Category Archives: Vocalizations

The Most Beautiful Song on Earth

I used to think that the wood thrush had the best song of all North American birds until I stood on a trail in north central Michigan this week surrounded by singing hermit thrushes.  What a privilege to hear them!

If you’ve never experienced their ethereal song, don’t put off the experience for two decades as I did. Hermit thrushes (Catharus guttatus) nest on the ground in coniferous or mixed northern forests.  As our climate warms their preferred habitat will be disappear from the eastern U.S.  By 2050 their eastern breeding range will move north into Canada at Hudson Bay.

Listen now to the most beautiful song on earth.


(video of a hermit thrush in Maine by Wild Bird Videos by McElroy Productions on YouTube)

Your Wizard For Identifying Birds

What bird is that? Small brown birds at the feeder (photo by Marcy Cunkelman)
Small brown birds at the feeder in Indiana County, PA, early February 2014 (photo by Marcy Cunkelman)

What bird is that?

There’s a small brown bird at the feeder and there’s no one to help you identify it.

Don’t you wish you had a personal assistant to help you?

Cornell Lab of Ornithology’s free Merlin Bird ID app for Android and iPhone does just that.  Introduced in 2014, the app gets smarter every year.  It uses the simple information you already know — your location, the date and the words “small,” “brown,” and “at the bird feeder” — to narrow your choices and identify the bird.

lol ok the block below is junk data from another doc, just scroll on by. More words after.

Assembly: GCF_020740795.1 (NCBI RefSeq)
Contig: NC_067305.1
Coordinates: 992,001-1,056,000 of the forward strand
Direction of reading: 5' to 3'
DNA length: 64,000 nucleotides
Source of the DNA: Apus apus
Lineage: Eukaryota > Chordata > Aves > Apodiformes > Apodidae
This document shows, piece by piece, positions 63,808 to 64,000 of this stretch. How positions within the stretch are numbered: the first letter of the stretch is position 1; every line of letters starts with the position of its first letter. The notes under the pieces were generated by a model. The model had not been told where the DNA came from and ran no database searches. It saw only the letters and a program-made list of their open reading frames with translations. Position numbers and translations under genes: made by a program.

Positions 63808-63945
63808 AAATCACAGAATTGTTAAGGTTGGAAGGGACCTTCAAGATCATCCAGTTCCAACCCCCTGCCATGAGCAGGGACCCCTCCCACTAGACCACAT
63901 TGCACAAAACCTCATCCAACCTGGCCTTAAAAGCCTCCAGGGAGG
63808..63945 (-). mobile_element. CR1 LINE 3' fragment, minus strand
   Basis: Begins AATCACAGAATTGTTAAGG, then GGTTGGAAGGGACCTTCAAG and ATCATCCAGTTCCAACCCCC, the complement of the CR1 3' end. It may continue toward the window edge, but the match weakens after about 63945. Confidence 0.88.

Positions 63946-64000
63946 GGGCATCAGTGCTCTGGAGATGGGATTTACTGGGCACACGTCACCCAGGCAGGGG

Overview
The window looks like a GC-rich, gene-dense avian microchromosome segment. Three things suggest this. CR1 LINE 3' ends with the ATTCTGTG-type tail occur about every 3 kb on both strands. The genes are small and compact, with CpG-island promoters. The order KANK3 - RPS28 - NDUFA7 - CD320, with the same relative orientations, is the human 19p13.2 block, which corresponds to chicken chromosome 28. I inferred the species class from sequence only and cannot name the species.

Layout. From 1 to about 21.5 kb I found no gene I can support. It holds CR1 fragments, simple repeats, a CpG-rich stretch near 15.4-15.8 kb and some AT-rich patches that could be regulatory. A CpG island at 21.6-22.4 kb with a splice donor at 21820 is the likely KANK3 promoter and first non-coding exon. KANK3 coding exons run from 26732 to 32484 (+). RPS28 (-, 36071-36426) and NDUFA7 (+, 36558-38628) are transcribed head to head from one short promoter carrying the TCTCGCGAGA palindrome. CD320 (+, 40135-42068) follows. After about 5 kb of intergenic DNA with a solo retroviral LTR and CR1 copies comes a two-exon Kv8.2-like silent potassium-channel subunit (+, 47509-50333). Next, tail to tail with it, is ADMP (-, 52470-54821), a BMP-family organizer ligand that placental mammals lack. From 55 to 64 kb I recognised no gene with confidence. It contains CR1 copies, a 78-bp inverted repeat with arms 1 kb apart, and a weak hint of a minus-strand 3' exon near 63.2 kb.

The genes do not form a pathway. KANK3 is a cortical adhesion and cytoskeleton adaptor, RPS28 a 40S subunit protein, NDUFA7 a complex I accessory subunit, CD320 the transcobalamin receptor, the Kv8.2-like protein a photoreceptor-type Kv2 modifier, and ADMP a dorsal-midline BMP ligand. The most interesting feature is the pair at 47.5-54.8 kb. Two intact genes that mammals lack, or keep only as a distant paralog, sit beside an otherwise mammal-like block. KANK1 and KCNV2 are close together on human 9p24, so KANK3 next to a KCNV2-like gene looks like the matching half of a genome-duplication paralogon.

To Identify a bird, answer 5 questions (screenshot from Merlin Bird ID app)
(screenshot from Merlin Bird ID app, Cornell Lab of Ornithology)

You can even take a picture with your cellphone and ask Merlin what it is.

Merlin’s answer is a list of the most likely suspects with photos, sounds and descriptions.  It even tells you if the bird is uncommon or rare for your date and location.  That’s one of the best clues you’ll find anywhere because an “uncommon” species in March can become “common” in May.

Watch the video below to see how Merlin works, then download the app.

Merlin’s a wizard at identifying birds!


p.s.  What birds are at Marcy Cunkelman’s feeder shown above?  She took the photo in Indiana County, PA, in early February 2014.

(bird photo by Marcy Cunkelman, Merlin Bird ID screenshot and video from Cornell Lab of Ornithology)

Vaudeville Gulls

It’s Vaudeville time with duets of gulls singing and dancing.

Above, two yellow-legged gulls (Larus michahellis) sing in Europe.

Below, European herring gulls (Larus argentatus) dance in Penzance, UK.

Their acts are serious business.  Gulls sing when they’re courting and dance for their dinner.